Spring Pilgrimage means food
Published 3:55 pm Tuesday, March 20, 2007
Spring Pilgrimage is time when homeowners polish silver, wash windows, attend to flower arrangements — and dust off their recipe cards.
For tourists, it may be all about the houses and the pageant.
But for many residents it is also a chance to taste some of the season’s delectable goodies.
Email newsletter signup
As guests are received into the town’s parlors and dining rooms, mouth-watering foods sit hidden away from tourists, waiting to be savored by hostesses during a mid-tour break or at the end of the day.
It is a tradition that runs back to the very beginnings of Spring Pilgrimage.
“My mother fed all of her hostesses,” Ann Lanneau, owner of Fair Oaks said from her kitchen recalling the days when her mother Ann Rose Williams Metcalf received guests at The Parsonage.
In the early days, hostesses volunteered their time to receive guests each spring. As a way of showing their thanks, homeowners invited their hostesses to a luncheon or dinner afterward.
“I have been receiving since I could walk; I remember every weekend,” Elgin owner Ruth Ellen Calhoun said. “And there was always food.”
It was a way of spending time with friends, Calhoun said. And it still is.
And while the life of today’s hostess is certainly more hectic and filled with other duties, one thing remains the same — the food.
Today, homes offer a wide variety of goodies.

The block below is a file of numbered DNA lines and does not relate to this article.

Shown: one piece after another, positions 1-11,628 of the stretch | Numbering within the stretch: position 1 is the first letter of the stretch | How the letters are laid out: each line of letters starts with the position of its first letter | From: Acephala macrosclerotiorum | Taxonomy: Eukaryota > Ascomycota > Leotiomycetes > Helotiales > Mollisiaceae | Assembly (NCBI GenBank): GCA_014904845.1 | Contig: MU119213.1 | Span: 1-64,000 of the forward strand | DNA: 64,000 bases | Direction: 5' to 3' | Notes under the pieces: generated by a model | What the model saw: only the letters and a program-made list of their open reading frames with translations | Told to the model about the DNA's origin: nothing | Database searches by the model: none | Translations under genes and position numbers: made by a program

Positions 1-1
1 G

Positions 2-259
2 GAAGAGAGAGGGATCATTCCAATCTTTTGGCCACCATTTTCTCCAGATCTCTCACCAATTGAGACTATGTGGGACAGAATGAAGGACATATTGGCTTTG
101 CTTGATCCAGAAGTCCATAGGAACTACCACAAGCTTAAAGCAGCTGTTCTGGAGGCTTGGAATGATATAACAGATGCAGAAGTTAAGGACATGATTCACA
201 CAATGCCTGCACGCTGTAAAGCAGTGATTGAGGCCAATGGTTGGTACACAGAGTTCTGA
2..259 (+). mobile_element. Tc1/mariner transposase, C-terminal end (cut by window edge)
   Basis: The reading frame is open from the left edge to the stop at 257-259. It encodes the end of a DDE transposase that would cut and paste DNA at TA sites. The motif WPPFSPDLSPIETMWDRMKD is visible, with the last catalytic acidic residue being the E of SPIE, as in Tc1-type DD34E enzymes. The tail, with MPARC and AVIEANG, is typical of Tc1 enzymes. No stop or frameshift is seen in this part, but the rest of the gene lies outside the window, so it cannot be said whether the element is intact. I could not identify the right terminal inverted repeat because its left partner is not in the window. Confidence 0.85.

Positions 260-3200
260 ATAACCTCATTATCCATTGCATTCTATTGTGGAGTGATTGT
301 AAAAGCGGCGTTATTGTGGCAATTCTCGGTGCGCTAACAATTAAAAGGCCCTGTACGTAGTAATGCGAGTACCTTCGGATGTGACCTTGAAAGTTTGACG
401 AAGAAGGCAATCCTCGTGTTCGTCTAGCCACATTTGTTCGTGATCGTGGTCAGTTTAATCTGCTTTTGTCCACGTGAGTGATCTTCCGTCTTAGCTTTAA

Lanneau, like her mother, still cooks a meal for her hostesses each tour day.
Preparing months in advance Lanneau keeps a journal dating back to 1964, detailing the meals that have been hosted at Fair Oaks.
“We always have gumbo, split pea soup or some other soup,” Lanneau said. “People are very fond of the French Market soup.
Since 1984, Calhoun has invited her friends to an afternoon tea at the end of the tour day.
Ham and biscuits, cheese balls, nuts and sweets are favorites at Elgin.
Her sister, Ethel Banta, offers her hostesses at Hope Farm similar fare.
“I always have a sandwich, a dip and a sweet,” Banta said.
“You know your hostesses so well, so you try to cater to their tastes,” Calhoun said. “I try to make it relaxing.”
Across town, Marie Perkins agrees. Perkins makes sure that a variety of delicious foods await her hostesses, including a different kind of cake each tour day at Shield’s Townhouse.
“It’s a surprise thing for our hostesses,” Perkins said.
“It’s the highlight of our day,” Jan Scarborough said Monday morning after a long morning receiving guests.
Tuesday morning, The Banker’s House owner Sis Stowers pulled out a steaming hot artichoke casserole from her oven.
As the delicious aroma drifted into the main part of the house, hostesses began visiting the kitchen to taste a sample.
Stowers says that serving food is an important part of the pilgrimage season.
“Hostesses need it after standing on their feet and constantly talking,” she said. “I like to keep my hostesses very happy”